Chitinases and 1,3-glucannases are the most important PR proteins expressed by diseased plants. Recent reports have shown that activation of chitinase gene has been widely used for improving disease tolerance in plants [32, 33]. Induced disease resistance by the expression of chitinase enzymes through fungal culture filtrate was observed in Citrus, mango [28], etc.

In recent years, considerable progress has been made regarding the development and isolation of stress mainly disease and salt tolerant cell/callus lines using in vitro technique. In vitro selection will save the time required for developing disease resistant and abiotic stress tolerant lines of important plant species. In vitro selected variants should be finally field-tested to confirm the genetic stability of the selected trait. The problem of loss of regeneration ability during in vitro selection can be overcome by the use of explants with high morphogenic potential which may ensure successful regeneration. Our knowledge about the molecular mechanisms operational during stress tolerance under in vitro conditions in plants is also limited. In vitro selection in corporate with molecular and functional genomic scan provide a new opportunity to improve stress tolerance in plants relevant to food production and environmental sustainability.

The present work was carried out in the Tissue Culture Lab of Division of Genetics & Tree Propagation at Forest Research Institute, Dehradun.

Laboratory requirements

• Chemical balance.

• Autoclave.

• pH meter

• Volumetric flasks & beakers for media preparation.

• Culture vessels (conical flasks and Petri dishes).

• Oven for drying glassware.

• Microwave oven for media preparation.

• Laminar flow wood for aseptic transfer.

• Culture room with constant temperature.

• Culture racks with fluorescent light controlled by a timer.

• Temperature controlling facilities.

• Refrigerator for keeping stock solutions and chemicals.However a standard tissue culture laboratory should provide facilities for:-

• Washing and storage of glassware, plastic ware.

• Preparation, sterilization and storage of nutrients media.

• Aseptic manipulation of plant material.

• Observation of cultures.

• Maintenance of culture under controlled conditions.

• Acclimatization of in vitro developed plants.

One for glassware washing, storage and media preparation and a culture room to store cultures and a third inoculation room to transfer ex-plant into media. A tissue culture laboratory requires large quantities of good quality water and provision for waste water disposal.

Reagents prepared

Stock solution (Major) 1000 ml: 7.4 g of MgSO4.7H2O, 3.4 g of KH2PO4 and 8.8 g of CaCl .H O were dissolved in 1000 ml distilled water.

Stock solution (Minor) 100 ml: 0.0166 g of KI, 0.124 g of H3BO4, 0.446 g of MnSO4.4H2O, 0.172 g of ZnSO4.7H2O, 00005 g of CuSO .5H O, 0.005 g of CoCl .6H O and 0.005 g of Na2MO4 .2H2O were dissolved in 100 ml distilled water.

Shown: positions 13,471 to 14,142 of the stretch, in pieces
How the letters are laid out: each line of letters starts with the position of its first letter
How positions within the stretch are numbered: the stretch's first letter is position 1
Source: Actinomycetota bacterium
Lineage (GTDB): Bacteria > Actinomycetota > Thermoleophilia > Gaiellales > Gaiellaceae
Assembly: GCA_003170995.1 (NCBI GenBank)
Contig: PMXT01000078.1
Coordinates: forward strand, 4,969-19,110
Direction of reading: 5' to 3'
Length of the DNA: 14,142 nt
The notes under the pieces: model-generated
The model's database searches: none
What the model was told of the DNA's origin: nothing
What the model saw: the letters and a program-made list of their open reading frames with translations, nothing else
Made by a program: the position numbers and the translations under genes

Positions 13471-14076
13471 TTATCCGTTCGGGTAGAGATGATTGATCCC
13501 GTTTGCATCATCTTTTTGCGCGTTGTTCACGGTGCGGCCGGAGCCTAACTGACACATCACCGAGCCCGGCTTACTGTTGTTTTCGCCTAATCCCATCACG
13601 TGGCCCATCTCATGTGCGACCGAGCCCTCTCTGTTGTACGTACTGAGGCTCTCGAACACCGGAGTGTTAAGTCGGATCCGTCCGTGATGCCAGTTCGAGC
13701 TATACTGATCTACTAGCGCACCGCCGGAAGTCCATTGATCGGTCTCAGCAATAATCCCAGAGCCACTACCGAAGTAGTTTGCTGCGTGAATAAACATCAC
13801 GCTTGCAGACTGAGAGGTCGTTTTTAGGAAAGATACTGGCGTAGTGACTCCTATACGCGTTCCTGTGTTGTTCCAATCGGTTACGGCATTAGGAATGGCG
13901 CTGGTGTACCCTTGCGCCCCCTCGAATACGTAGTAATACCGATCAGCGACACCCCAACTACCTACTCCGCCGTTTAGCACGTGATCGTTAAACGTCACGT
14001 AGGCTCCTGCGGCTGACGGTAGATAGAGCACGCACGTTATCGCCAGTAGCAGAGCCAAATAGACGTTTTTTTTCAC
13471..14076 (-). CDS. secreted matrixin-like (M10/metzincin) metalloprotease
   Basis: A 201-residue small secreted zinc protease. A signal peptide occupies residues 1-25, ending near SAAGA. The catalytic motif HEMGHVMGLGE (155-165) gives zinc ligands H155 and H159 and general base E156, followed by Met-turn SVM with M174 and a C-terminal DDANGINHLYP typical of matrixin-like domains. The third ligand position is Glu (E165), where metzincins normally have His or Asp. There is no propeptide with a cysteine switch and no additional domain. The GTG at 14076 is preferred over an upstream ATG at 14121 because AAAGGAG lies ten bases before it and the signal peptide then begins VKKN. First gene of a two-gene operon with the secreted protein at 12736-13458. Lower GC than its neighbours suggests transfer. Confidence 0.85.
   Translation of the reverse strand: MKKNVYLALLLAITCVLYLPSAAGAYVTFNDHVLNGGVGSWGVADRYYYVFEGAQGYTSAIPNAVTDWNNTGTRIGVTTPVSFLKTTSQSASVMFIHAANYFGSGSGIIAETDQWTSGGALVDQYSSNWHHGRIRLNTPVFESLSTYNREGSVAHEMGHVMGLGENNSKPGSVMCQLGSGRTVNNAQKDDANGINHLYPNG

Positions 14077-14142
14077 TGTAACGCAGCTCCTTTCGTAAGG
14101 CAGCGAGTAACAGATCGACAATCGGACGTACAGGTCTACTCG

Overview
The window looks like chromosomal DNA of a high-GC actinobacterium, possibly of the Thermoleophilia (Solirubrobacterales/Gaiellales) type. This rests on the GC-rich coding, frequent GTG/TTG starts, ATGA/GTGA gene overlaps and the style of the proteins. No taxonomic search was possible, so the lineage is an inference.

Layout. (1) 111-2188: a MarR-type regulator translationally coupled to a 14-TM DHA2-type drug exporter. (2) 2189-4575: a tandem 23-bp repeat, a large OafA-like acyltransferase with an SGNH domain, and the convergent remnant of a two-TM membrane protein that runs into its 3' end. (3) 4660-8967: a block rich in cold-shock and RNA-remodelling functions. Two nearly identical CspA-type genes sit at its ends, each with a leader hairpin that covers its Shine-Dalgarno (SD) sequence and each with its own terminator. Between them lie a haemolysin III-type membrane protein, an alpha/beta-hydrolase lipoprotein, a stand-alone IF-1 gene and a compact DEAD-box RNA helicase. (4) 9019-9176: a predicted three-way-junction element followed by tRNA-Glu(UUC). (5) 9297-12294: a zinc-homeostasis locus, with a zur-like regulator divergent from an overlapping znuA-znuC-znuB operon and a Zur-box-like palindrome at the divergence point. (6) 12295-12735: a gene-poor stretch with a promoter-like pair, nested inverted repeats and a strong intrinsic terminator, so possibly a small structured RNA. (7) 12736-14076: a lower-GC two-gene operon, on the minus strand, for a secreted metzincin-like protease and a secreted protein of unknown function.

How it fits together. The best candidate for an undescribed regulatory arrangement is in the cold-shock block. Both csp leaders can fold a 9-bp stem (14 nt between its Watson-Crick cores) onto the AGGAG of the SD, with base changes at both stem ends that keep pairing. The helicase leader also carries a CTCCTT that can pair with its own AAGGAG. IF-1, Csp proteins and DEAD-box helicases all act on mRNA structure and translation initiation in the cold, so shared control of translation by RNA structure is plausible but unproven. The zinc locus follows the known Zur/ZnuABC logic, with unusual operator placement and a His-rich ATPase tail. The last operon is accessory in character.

Stock solution (Vitamins) 100 ml: 2 g of Myo-Inositol, 0.01 g of Nicotinic Acid, 0.01 g of Pyridoxine HCl, 0.01 g of Thymine HCl and 0.04 g of Glycine were dissolved in 100 ml distilled water.

Stock solution (Iron) 100 ml: 0.746 g of Na EDTA and 0.556 g of FeSO4.7H2O were dissolved separately in 40 ml of water by heating and constant stirring. The two solutions were then mixed and pH was adjusted to 5.5. The solution was made upto100 ml with distilled water.

Stock solution (BAP) 25 ml: 25 mg of BAP was dissolved in 25 ml distilled water with the help of a few drops of NaOH.

Glassware and plastic ware washing

Glassware used was of Borosil brand. Detergents especially designed for washing laboratory glassware and plastic ware were used. After soaking in detergent solution for a suitable period (preferably overnight) the apparatus was thoroughly rinsed first in tap water and then in distilled water. If the glassware used had dried agar sticking to the sides of the tubes or jars, it was better to melt it by autoclaving at low temperature. To recycle glassware that had contaminated tissues or media, it was extremely important to autoclave them without opening the closure so that all the microbial contaminants were destroyed. The washed apparatus was placed in wire baskets or trays to allow maximum drainage and dried in an oven at about 75 degrees Celsius, for an hour, and stored in a dust- proof cupboard (Figure 1).

biochemistry-physiology-apparatus

Figure 1: Washed apparatus placed in wire baskets in the washing room.

Sterilisation

The dried glassware was allowed to cool for some time before removing them from the oven. The required amount of jam bottles were taken out of the oven in trays. Their already- washed sun-dried caps were thoroughly wiped with cotton, moistened with 95% alcohol (ethanol).The caps were then used for sealing the jam bottles. The forceps and scalpels were dipped in 95% ethanol, burned and cooled. After cooling they were first wrapped in aluminium foil, and then in paper before autoclaving. Similarly, petridishes were subjected to the same sterilisation procedures as the forceps and scalpels, and wrapped in aluminium foil and paper. Cotton tubes, for holding the forceps and scalpel during the experiment, were also prepared and wrapped on top with aluminium foil and paper. The jam bottles, along with the forceps, scalpel, petridishes and cotton tubes were subjected to autoclaving for 15 minutes at a temperature of 121 degrees Celsius and 15 psi (Figure 2).

biochemistry-physiology-sterilized

Figure 2: Already-washed sun-dried caps that were thoroughly sterilized using autoclave.

Media preparation